'It was a sinking feeling': Wedding ring lost and found at the Jersey Shore

A few tears were shed on the beach when the ring was back on Jim McAllister's finger.
OCEAN CITY, New Jersey (WPVI) -- A Philadelphia man lost his wedding ring Thursday in the water in Ocean City, New Jersey.

Hours later, thanks to suggestions on social media and a man with a passion for metal detecting, the ring was found.

Jim McAllister, 70, of Fox Chase, enjoyed some time in the ocean with his son Ryan when a big wave almost knocked him over.

"I felt the ring move," said McAllister. "And the water was clear enough that I saw it float away."

His wedding ring, which he has worn since 1974, was lost in the ocean.

"It was a sinking feeling because my wife passed away three years ago. Her name was Ellen, and we were married for 47 years," said McAllister.

Ryan McAllister said, "Just immediately memories of my mom just crushed me. I remember going over there and stomping my feet and sliding my feet around, trying, hoping that I can find this circle with my foot. And not finding it just made me feel broken."

Ryan's wife had a friend post about it on Facebook in several Ocean City groups.

"A couple of people said to contact John, the ring finder," said Ryan.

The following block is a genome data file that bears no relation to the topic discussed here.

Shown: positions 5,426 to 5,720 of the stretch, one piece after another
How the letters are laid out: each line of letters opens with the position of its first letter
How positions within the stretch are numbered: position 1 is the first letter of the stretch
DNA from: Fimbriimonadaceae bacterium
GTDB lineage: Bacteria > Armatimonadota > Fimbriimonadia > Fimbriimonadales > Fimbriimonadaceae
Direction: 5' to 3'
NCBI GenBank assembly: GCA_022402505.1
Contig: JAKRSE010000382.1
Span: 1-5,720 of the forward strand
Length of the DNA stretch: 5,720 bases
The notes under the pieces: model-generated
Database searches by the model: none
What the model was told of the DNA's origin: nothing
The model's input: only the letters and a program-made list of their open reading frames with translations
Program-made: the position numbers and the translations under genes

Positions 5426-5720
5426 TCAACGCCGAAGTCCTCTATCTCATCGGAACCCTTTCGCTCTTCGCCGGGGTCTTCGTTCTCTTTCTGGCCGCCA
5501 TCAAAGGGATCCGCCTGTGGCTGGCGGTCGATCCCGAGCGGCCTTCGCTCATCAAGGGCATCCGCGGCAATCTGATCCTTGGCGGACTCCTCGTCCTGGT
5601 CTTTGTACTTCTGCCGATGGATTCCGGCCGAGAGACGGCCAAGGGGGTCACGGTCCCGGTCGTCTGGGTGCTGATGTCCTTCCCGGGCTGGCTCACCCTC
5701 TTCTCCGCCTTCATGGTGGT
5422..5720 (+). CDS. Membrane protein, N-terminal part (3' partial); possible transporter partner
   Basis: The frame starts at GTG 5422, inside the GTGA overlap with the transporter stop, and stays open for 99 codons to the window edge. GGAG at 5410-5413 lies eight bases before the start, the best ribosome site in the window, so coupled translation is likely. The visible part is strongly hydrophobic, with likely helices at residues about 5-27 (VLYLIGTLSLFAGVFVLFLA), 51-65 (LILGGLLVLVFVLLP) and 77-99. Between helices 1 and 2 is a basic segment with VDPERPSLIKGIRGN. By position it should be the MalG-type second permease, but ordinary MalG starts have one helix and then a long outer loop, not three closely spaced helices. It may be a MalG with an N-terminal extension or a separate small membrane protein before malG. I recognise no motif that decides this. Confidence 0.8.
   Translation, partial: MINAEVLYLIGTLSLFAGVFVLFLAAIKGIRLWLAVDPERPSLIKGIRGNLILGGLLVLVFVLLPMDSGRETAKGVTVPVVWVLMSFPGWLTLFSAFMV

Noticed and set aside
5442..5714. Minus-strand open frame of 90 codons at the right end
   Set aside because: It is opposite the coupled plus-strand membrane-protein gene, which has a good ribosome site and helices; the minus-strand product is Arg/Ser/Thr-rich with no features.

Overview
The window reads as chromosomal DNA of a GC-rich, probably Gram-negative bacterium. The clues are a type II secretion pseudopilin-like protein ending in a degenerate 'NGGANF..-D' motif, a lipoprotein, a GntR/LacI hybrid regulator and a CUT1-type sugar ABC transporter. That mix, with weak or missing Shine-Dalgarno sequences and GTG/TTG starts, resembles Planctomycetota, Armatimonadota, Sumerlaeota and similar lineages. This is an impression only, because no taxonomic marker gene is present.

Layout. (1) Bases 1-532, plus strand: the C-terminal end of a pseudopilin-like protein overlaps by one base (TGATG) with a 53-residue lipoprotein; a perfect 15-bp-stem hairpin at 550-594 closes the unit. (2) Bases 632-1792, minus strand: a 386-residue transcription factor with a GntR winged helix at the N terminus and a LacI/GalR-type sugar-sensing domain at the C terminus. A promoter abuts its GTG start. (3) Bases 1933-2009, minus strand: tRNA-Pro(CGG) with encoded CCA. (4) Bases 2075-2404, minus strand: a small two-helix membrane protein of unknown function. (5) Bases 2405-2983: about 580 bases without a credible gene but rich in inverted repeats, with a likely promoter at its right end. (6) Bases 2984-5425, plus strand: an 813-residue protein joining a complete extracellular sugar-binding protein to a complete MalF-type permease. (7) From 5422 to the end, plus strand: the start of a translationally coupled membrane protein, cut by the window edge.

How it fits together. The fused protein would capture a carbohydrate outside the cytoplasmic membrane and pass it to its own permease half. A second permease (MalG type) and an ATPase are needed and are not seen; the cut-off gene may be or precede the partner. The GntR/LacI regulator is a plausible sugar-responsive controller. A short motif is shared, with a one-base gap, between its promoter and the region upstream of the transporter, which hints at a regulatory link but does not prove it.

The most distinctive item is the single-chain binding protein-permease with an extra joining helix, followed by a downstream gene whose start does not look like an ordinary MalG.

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They met John Favano, known in Ocean City as "the ring finder" thanks to his metal detector and tenacity.

He started metal detecting as a hobby a few years ago.

Now he runs South Jersey Ring Finders, coming out to the beach whenever people lose their rings, keys, or other valuables.

The Ring Finders is a network of several hundred members who provide metal detecting services across the U.S.

"We go out at low tide," said Favano. "They'll point to where they were, and then I'll start a grid area of where they think they lost it out in the water."

He searched for about an hour and then decided to try another spot farther from where Jim said he was standing.

"And then I get another signal. And it's really deep. I dig it, bring it up, sift the sand out, shells are in there, and I see this big ring in there," said Favano.

A few tears were shed on the beach when the ring was back on Jim's finger.

"It's a great feeling to return something to somebody. It makes me happy that I'm helping someone," said Favano.

Jim says the next time he goes to the beach, the ring is staying home.

Favano asks for a small reward only if he finds the lost item.

He says it's best to try metal detecting as soon as possible after an item is lost, and remembering exactly where you were when you lost it gives you a much better chance of finding it.

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